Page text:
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February is Black History Month, probably as good a time as any to let Skip know I'm sorry even if the offense committed against him occurred nearly 50 years ago.
The memory is as vivid as the permanent stain put on our society by the way black people have been treated for decades.
My rural Kentucky hometown was probably little different than most other small communities across the South in 1959. Blacks and whites could visit the same movie theatre, but the people of color were required to enter through an alley and then sit in the balcony. For them, there was no access to restroom facilities, and the alley reeked of urine.
Despite the smallness of the community, there was public bus service. My dog and I rode the bus often, sitting wherever we wished, with one exception. The long bench seat in the back had a sign just above, designating it "For colored only."
On every day but Sunday, white folks would sit at the counter inside a popular downtown restaurant. Most days, a black bakery employee would come inside the little eatery, delivering a tray of fresh-baked buns.
After setting them on the counter, he would sometimes go back outside and place an order at the sidewalk window. No matter how frightful the weather, he had to stay outside. His breath mingled with the steam from the warm food as he stood eating.
That seemed senseless, and I felt sorry for him as I sat inside the cozy diner.
Similar stories can be related by lots of people 55 and older.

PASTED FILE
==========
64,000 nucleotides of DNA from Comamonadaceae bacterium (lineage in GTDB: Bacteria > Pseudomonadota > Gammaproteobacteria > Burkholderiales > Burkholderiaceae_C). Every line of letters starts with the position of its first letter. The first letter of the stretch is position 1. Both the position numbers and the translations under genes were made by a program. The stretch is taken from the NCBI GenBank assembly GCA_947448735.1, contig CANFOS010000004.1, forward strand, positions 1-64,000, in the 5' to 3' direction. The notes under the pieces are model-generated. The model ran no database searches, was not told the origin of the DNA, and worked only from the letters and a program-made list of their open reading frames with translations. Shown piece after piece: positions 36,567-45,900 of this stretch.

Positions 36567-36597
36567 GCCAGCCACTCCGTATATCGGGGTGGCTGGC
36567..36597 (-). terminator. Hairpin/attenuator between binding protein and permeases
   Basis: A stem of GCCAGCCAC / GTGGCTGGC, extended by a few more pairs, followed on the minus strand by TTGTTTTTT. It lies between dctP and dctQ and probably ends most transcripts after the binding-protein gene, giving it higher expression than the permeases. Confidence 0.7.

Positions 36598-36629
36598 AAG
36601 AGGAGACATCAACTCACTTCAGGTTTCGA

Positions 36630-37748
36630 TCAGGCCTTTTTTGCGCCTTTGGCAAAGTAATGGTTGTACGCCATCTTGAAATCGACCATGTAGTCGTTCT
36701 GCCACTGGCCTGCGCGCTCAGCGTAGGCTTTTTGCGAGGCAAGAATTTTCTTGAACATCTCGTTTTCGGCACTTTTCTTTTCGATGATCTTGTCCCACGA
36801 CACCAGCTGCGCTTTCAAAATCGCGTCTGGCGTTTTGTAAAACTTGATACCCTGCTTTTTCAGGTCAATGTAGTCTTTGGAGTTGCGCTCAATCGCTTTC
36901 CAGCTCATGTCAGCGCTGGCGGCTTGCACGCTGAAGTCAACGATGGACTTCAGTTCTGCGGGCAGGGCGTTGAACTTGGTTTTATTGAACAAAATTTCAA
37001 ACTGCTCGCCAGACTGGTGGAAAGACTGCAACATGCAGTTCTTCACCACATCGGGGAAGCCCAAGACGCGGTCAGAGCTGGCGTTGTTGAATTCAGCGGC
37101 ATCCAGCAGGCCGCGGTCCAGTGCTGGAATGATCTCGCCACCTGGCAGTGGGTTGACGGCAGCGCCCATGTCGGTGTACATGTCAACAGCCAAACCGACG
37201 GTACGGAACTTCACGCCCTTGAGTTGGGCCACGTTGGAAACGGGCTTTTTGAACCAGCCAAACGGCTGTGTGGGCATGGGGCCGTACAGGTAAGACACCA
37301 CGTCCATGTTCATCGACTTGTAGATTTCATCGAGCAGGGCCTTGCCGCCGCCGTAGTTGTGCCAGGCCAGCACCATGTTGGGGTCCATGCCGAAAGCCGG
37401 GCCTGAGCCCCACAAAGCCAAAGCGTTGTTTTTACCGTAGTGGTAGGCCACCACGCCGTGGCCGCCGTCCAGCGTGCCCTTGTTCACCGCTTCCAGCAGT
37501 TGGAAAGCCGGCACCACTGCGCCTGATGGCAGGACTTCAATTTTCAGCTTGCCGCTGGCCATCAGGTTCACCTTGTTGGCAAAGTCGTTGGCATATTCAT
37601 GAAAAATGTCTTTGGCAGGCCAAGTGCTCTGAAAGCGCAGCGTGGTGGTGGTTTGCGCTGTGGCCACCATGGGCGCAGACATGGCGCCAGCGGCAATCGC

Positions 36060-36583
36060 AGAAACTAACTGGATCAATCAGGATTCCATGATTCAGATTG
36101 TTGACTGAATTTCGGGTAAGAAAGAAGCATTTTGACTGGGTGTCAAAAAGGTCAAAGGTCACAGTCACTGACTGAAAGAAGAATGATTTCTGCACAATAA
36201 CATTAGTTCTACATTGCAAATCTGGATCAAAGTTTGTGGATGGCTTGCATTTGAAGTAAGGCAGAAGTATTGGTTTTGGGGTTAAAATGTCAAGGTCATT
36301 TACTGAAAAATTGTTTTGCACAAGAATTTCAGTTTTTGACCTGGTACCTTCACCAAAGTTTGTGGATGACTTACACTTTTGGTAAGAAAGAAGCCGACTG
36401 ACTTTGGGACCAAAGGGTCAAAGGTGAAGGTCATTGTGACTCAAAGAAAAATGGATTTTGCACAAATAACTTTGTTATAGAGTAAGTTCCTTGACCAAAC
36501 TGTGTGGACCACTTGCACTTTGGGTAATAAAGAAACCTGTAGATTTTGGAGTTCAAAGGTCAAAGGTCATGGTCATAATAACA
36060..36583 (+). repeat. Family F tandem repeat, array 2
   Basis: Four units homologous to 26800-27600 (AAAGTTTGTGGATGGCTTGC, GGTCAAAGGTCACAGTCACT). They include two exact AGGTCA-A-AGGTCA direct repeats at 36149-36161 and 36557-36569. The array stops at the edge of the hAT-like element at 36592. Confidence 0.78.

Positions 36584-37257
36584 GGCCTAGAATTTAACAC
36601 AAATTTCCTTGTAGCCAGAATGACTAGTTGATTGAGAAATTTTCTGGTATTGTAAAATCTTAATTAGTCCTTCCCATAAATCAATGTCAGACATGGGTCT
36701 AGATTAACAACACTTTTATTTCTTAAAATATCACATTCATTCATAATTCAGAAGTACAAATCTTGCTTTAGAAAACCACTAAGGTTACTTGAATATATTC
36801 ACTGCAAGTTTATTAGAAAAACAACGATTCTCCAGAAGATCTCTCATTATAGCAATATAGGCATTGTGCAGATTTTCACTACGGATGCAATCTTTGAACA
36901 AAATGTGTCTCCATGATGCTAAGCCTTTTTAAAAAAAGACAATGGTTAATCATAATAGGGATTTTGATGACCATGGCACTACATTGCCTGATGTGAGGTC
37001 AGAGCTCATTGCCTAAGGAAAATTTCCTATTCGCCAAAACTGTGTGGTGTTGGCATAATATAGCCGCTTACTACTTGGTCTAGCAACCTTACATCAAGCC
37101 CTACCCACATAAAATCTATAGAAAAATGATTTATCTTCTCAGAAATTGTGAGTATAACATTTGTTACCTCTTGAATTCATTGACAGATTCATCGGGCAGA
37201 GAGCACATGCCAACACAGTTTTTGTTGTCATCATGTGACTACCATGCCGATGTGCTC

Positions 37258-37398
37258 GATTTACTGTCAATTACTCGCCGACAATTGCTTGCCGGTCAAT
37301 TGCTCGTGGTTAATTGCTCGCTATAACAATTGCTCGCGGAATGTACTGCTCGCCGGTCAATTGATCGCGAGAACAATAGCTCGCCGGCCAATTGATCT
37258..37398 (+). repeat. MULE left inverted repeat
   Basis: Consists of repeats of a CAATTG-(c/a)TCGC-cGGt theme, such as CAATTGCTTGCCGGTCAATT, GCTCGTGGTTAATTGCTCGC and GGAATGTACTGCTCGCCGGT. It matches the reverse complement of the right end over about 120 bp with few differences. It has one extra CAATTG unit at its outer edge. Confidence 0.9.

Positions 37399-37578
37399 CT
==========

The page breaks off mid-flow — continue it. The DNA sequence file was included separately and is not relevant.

Some of us did or said things intended to harm the people we didn't feel were our equals. Many of the criminal actions are well documented. Most of us watched from afar while brave people like Dr. Martin Luther King Jr. vowed to overcome the ignorance of the times. Lives were changed forever.
My personal failing may seem minor, but it was a turning point in my young life.
Many people in the hometown we shared may remember Skip as a handsome, well-spoken young man and an outstanding athlete.
I remember him as the youngster encountered on the sidewalk outside a bank.
I was alone and walking southbound. He was walking northbound, also alone. As we passed, I called him the "N" word.
After my cowardly utterance, I ran as fast as I could toward the J.J. Newberry store. I suppose I considered that a safe haven because my mom worked there.
He caught up to me just inside the front door. There's where he uttered the words I would remember for the next 50 years.
"Don't you say that word to me or anybody else ever again."
I don't recall what I said then. But I do know what I've never said since.
He taught me a good lesson that day.
There remains a lot to overcome. Hopefully, we shall.
- Don White is former editor of newspapers in Kentucky and now a columnist. You may reach him at firstname.lastname@example.org.